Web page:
Historic agreement on international taxation

On 1 July 2021, in an historic agreement, 130 countries have agreed to a statement providing a framework for reform of the international tax rules. These countries are members of an Inclusive Framework of 139 countries, sponsored by the OECD. The agreement is a significant departure from the standard international tax rules of the last 100 years which largely require a physical presence in a country before that country has a right to tax and does not have a floor for tax competition by stipulating a minimum rate. The agreement will set the framework for international company taxation for the next two or three decades, but there are important issues still to be worked out.

It is envisaged this additional detail will be negotiated in the next three months and finalised by October 2021 with the changes coming into effect in 2023.

The agreement has two components which are referred to as Pillar One and Pillar Two. Pillar One reallocates a portion of the profits of very large MNEs with a global turnover above 20 billion euros to market countries whether or not the MNE has a physical presence in that country. The amount to be allocated is yet to be agreed, but it will be between 20 percent and 30 percent of profits above a 10 percent threshold of profit. The total amount to be reallocated globally is expected to be about $USD 100 billion.

Extractives and Regulated Financial Services have been excluded. This exclusion is of particular importance to Australia as it means that the right to tax profits from our large mining countries remains unchanged. If this were not the case, there would have been a potential reallocation of taxing rights to China and India on mining profits.

We are likely to pick up a small amount of additional revenue from the reallocation of profits. This amount would be small because the Australian market for very large MNEs is generally small compared to their global footprint.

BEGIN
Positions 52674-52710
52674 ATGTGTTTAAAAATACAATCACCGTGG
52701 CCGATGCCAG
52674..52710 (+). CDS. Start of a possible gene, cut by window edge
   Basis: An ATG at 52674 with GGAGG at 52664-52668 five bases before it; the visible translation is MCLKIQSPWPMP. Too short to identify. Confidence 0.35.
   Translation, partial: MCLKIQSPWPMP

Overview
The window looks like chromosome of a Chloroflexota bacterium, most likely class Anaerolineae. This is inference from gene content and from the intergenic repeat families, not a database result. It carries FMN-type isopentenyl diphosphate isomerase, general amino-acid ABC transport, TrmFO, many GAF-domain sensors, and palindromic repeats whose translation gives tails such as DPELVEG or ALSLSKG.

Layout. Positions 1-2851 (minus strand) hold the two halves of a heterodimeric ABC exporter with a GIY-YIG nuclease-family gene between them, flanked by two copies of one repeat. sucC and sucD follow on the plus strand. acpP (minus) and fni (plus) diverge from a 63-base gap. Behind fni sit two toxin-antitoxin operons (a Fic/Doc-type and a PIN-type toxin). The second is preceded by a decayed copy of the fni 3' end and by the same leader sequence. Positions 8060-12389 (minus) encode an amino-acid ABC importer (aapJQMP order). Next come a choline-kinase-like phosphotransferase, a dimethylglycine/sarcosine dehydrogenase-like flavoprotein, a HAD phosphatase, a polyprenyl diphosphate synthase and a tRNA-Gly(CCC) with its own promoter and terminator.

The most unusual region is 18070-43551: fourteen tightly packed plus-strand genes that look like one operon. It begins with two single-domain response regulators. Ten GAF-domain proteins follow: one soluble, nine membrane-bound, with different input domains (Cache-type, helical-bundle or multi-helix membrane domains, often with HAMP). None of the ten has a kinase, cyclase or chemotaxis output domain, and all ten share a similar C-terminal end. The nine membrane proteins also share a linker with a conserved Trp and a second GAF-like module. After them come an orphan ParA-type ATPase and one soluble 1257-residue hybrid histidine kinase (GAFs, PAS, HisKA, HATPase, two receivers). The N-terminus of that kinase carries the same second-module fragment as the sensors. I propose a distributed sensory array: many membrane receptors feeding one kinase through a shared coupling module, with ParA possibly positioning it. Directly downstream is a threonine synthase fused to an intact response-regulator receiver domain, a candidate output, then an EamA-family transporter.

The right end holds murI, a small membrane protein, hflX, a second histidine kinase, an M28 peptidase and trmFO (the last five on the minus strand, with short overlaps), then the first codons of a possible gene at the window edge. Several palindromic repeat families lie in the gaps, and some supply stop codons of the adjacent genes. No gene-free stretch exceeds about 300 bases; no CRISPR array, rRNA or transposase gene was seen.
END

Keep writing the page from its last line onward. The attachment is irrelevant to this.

One important change on this proposal is that new rules will be developed for solving disputes in a mandatory and binding manner. Traditionally, countries have near complete sovereignty over their right to tax. Now this sovereignty is in part being displaced by a desire to have a strong global dispute resolution mechanism.

Another important element is that the agreement sets a timeframe for determining whether the 20 billion euro threshold should be reduced to 10 billion euros. This review is due to take place around 2030. What is interesting is that over the longer term the number of companies impacted by the new rules is likely to expand.

Pillar Two is a global minimum tax for MNEs with a global turnover of more than 750 million euro. The rate is to be “at least 15 percent” and is determined on a country by country basis. It is estimated that this will raise $US 150 billion of additional tax globally.

Ireland, which has a tax rate of 12.5 percent, was one of nine countries that did not sign-up to the agreement. They did not do so on the basis that they believe that the minimum rate should be 12.5 percent.

The way in which the global minimum tax works is that if a subsidiary of a MNE is taxed at less than the minimum rate, say 15 percent, then the parent of the subsidiary pays top-up tax to bring it up to the minimum rate. However, if the parent is located in a jurisdiction that has not signed up to the rules, then deductions for payments to that company are adjusted to ensure that the minimum tax rate is achieved. There are other rules to ensure a minimum tax rate applies to payments of interest and royalties which will require changes to tax treaties which is a complex process.

Extractives and Regulated Financial Services are not excluded from Pillar Two, although government entities, pension funds and certain investment funds are excluded. International shipping is also excluded, but not airline travel.

Australian MNEs will need to review their structures to see if they remain optimal. They will also need to ensure that their systems are able to meet the additional compliance burden.

Where Australian MNEs have taken advantage of tax incentives by locating operations in a particular jurisdiction, they will need to consider the impact of these rules. While there is a proposed carve-out based on the value of tangible assets and payroll, the rates to be applied are yet to be determined and may not be significant.

There will be much negotiation on the detail of these rules over the next three months, but it should be said that the agreement of 1 July 2021 is quite remarkable in the entire history of taxation.

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